When you see something on the menu you don’t recognize, try it! You’ll learn something, and you might be pleasantly surprised.
4. Stay longer
Staying in one place for longer than just a few days is great way to experience a city authentically.
You’ll get used to the area and notice new things each day. Instead of just ticking off the main sights, you can actually get to know a place.
If you have the money, you can simply stay in the region as long as you want and take your time exploring.
But if you don’t have much money, there are still plenty of ways to stay in a place for a long time.
Working abroad is a great way to experience life like local people. It will help you meet people, see how they live and ask them questions.
Study abroad schemes are also convenient ways to stay in a foreign city for a long time. Studying abroad provides opportunities to see differences between young people from various countries and to learn subjects through a different cultural lens.
5. Be cautious about volunteering
Volunteering abroad seems like a great idea.
Helping people while traveling the world. Giving something back. Having a truly authentic experience.
Well, volunteering can be great. But it’s important to be cautious.
Volunteering has become a big business in many underdeveloped countries. Companies have realized that young, Western tourists will pay a lot for this “authentic” experience.
For example, there’s a huge fake orphanage business in Nepal that coerces poor parents to send their children to sham orphanages.
Even when volunteer schemes are legitimate, they can bring up ethical questions about whether we are doing more harm than good.
For example, if we don’t have any specialist skills, are we taking a job from a local who could also do the work?
If we become a teacher, could we inadvertently teach through our own cultural lens and push our own agenda?
Having said that, volunteering can be an amazing thing to do.
There are many places where people truly need help. Especially if you have a special skill.
Just make sure to do your research beforehand. Try volunteering through sites like Workaway where people post listings when they need help with a specific project.
6. Take local buses
Taking local buses is a simple and cheap way to travel more authentically.
First of all, you travel like local people do. Not just in a tour bus, airplane or Uber.
Second, you can people watch. Look at everyone who gets on and off the bus. Maybe even talk to some of them.
Third, you can see the countryside go by. If you fly from place to place, you don’t really get an idea of what a country looks like or how cities and countries connect.
Fourth, you learn about local currency. You can easily compare how much a bus ride costs from city to city and country to country.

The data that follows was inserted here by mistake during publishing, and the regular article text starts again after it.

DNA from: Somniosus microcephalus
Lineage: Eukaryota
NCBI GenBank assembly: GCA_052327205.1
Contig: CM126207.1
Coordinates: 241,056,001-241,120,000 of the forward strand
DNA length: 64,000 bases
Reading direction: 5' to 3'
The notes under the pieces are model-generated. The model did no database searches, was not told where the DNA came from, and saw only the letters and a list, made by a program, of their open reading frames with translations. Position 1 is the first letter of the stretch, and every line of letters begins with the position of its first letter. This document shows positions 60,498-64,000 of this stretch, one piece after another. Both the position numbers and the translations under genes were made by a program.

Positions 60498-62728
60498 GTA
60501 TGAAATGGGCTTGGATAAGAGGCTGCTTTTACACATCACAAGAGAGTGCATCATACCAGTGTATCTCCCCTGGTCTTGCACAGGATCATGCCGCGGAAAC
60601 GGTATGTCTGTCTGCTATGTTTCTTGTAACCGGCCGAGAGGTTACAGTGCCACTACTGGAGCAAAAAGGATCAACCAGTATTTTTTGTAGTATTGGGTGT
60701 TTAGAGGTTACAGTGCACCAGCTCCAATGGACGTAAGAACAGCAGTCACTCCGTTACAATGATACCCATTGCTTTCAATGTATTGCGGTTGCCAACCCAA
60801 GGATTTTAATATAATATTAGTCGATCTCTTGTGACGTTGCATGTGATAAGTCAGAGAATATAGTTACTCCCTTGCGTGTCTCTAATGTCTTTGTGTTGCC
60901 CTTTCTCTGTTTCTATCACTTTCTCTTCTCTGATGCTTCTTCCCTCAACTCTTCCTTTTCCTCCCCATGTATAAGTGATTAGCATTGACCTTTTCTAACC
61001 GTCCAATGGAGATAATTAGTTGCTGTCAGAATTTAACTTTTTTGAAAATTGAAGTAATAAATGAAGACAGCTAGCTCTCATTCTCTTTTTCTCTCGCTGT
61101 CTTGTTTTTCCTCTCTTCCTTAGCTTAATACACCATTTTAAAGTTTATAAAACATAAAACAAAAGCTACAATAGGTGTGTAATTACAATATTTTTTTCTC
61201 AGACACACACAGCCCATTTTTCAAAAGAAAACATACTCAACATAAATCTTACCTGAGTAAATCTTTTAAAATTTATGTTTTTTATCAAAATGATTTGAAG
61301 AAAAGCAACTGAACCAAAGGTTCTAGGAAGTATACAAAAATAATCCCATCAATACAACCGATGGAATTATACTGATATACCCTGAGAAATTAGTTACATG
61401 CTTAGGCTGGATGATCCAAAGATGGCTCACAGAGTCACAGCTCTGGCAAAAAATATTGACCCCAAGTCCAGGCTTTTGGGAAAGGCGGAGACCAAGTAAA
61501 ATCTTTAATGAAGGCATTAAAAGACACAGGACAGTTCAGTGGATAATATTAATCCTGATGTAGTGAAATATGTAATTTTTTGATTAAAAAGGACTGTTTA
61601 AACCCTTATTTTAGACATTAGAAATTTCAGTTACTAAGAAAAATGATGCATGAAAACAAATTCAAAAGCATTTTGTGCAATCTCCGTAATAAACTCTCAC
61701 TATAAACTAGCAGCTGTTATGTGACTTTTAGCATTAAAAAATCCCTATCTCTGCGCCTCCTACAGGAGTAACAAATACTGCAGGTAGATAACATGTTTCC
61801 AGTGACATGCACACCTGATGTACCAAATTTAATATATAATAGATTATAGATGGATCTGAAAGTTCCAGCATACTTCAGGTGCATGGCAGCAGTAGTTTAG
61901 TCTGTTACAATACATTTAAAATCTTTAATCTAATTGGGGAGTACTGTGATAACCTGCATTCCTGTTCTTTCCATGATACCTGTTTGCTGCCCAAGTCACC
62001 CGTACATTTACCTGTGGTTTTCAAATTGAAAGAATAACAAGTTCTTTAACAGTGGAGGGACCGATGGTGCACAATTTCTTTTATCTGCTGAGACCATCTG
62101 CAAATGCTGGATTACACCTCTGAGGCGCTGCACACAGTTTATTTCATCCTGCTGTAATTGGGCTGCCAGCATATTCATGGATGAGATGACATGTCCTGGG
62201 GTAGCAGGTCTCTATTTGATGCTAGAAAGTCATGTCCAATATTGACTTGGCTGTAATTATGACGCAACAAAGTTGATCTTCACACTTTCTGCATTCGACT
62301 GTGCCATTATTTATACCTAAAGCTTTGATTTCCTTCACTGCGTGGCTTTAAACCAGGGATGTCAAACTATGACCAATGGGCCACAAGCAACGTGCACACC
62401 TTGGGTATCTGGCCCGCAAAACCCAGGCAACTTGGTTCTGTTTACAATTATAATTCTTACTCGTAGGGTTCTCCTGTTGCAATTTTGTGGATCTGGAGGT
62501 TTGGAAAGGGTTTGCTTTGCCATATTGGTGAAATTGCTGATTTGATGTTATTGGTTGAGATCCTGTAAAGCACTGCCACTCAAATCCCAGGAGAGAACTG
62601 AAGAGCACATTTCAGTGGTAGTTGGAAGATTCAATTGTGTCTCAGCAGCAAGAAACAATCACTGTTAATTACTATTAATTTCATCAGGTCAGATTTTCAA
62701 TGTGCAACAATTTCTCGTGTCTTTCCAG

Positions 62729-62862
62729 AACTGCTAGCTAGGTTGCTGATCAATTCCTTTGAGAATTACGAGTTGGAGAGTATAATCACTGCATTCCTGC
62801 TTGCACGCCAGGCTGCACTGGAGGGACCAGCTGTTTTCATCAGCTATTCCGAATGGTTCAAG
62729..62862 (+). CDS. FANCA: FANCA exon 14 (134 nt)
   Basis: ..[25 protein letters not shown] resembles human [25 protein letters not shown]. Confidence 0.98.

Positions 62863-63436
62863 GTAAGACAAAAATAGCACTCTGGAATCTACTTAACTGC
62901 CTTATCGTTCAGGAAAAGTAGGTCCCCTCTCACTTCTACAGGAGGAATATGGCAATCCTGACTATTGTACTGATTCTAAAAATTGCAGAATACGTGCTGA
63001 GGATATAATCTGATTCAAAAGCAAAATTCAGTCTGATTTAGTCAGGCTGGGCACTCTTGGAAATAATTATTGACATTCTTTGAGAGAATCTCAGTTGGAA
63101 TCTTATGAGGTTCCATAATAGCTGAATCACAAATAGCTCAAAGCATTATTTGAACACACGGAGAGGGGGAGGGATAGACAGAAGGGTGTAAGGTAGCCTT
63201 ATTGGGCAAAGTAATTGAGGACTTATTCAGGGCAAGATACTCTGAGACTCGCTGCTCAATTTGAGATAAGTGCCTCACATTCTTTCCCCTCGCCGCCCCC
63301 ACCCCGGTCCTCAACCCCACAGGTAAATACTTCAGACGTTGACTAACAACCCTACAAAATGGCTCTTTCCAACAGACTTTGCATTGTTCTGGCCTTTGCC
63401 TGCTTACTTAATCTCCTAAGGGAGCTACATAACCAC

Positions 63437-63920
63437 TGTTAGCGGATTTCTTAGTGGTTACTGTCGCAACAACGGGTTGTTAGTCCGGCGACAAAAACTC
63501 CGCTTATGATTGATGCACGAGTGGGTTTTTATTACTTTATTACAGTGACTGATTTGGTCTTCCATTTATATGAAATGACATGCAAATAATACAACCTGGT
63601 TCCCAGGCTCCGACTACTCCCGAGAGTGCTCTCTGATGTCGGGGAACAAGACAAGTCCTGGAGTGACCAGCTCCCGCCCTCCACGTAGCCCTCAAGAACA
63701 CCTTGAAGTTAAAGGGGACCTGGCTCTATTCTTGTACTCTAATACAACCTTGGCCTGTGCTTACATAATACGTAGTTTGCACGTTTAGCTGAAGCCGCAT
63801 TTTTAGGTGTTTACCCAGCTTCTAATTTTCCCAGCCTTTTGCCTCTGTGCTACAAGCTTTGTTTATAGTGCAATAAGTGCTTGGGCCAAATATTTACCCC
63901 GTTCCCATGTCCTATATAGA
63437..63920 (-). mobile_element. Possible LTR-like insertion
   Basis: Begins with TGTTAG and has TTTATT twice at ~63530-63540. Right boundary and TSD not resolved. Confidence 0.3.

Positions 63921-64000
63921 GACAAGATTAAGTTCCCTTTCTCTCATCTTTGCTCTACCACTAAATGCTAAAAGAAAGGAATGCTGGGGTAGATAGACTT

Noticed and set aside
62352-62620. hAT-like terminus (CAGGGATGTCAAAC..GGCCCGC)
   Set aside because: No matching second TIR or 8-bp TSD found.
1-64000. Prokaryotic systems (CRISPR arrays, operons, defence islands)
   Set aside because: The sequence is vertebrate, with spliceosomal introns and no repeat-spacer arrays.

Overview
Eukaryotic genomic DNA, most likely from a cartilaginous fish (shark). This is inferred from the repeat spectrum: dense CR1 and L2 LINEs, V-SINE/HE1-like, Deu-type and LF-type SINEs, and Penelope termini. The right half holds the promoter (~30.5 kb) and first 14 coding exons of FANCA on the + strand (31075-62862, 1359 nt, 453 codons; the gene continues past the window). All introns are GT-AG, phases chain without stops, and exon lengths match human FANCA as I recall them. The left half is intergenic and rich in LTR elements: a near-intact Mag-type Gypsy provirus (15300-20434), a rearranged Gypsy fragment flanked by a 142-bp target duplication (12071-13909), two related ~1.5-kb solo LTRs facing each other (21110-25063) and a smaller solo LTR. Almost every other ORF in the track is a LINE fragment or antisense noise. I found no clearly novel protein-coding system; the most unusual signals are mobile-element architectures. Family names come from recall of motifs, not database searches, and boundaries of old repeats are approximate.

Finally, I think different countries’ buses say a lot about them.
Are the buses modern? Rickety? Do people hang off the outside? Or do people jump on to sell snacks? Do they play local music? Do people share seats?
You might learn more than you think.
7. Stop viewing new places as something to check off a list
You often hear people saying things like, “I did Vietnam last year” or “Brazil is on my bucket list.”
Although these are just expressions, they paint quite an inaccurate view of traveling abroad. You can never really “do” a place, because there’s always more to learn.
If you view a place as something to tick off a list, you’re setting yourself up to not engage with the culture. You’ll miss important things about a place that aren’t on your list.
For a more authentic experience, aim to spend time somewhere and learn as much as you can about the place in that time.
8. Remember that people are just people
Sometimes it can feel hard to relate to or empathize with people from other countries. Especially when you speak different languages and come from completely different cultures.
But when you travel, you’ll actually find that people are just people. Nearly everyone experiences many of the same thoughts, problems and joys.
I had this epiphany when I went on a camel safari in Jaisalmer, India. I was with my best friend, and our guides were also best friends around the same age.
The two young men had grown up in the desert in India. They’d never been to school but had learned English from taking tourists on camel riding tours. Now they had saved up enough money to buy their own camels.
Needless to say, these two guides had a completely different set of life experiences than my friend and I who came from northern England.
But we found we were able to all laugh, joke and relate to each other on a human level. We had such similar relationships with our best friends, and we shared similar concerns and dreams.
It reminded me that people are just people. Keep this in mind when you travel to find truly authentic experiences.
There are plenty of ways to make sure you’re traveling authentically.
It all comes down to approaching travel with care.
If you’re genuinely interested, friendly and respectful of the place you visit and people you meet, your trip will be much more authentic.
Hanna Greeman is a language lover and global traveler. After graduating in Spanish and Italian from the University of Bristol, she has lived in Colombia, Peru, Italy, Australia and Thailand, and traveled across four continents. When not working as a freelance writer, catch her salsa dancing, reading or seeing live music.